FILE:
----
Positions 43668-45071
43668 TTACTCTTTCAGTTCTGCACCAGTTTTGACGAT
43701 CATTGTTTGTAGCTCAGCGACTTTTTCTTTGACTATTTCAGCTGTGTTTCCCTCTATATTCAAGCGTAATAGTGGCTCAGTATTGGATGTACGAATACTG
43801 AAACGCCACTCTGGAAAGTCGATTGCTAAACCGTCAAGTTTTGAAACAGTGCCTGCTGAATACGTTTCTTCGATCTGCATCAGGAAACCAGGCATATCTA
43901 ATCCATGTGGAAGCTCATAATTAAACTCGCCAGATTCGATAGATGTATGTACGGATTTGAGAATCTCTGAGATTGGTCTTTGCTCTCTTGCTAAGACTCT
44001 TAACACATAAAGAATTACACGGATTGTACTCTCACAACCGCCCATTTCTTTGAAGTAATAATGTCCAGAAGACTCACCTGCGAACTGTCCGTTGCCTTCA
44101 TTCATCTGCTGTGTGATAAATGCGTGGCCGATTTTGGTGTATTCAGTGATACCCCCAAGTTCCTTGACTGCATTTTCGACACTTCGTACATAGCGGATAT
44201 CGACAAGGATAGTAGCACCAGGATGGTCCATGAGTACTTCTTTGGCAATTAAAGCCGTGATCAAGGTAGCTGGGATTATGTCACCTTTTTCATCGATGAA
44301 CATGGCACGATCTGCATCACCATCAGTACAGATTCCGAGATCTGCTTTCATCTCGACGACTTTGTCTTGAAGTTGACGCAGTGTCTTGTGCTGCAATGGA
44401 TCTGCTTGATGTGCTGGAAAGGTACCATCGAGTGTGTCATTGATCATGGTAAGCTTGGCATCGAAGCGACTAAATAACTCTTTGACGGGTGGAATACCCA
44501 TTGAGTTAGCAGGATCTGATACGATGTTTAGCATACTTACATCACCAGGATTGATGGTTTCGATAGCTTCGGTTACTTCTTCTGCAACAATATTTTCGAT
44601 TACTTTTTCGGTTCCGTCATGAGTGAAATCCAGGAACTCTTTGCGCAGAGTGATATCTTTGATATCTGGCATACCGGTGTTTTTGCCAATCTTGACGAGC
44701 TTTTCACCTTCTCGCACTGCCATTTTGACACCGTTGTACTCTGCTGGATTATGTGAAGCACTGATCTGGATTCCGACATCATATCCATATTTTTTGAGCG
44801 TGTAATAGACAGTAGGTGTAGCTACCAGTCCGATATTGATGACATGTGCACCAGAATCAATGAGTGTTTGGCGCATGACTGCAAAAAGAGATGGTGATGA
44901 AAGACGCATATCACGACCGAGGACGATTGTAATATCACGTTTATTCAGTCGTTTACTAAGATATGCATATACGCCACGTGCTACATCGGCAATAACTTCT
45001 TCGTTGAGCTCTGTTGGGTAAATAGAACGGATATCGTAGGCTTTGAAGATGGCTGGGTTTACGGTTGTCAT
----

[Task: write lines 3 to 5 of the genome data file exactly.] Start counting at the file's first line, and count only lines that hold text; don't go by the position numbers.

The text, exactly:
43701 CATTGTTTGTAGCTCAGCGACTTTTTCTTTGACTATTTCAGCTGTGTTTCCCTCTATATTCAAGCGTAATAGTGGCTCAGTATTGGATGTACGAATACTG
43801 AAACGCCACTCTGGAAAGTCGATTGCTAAACCGTCAAGTTTTGAAACAGTGCCTGCTGAATACGTTTCTTCGATCTGCATCAGGAAACCAGGCATATCTA
43901 ATCCATGTGGAAGCTCATAATTAAACTCGCCAGATTCGATAGATGTATGTACGGATTTGAGAATCTCTGAGATTGGTCTTTGCTCTCTTGCTAAGACTCT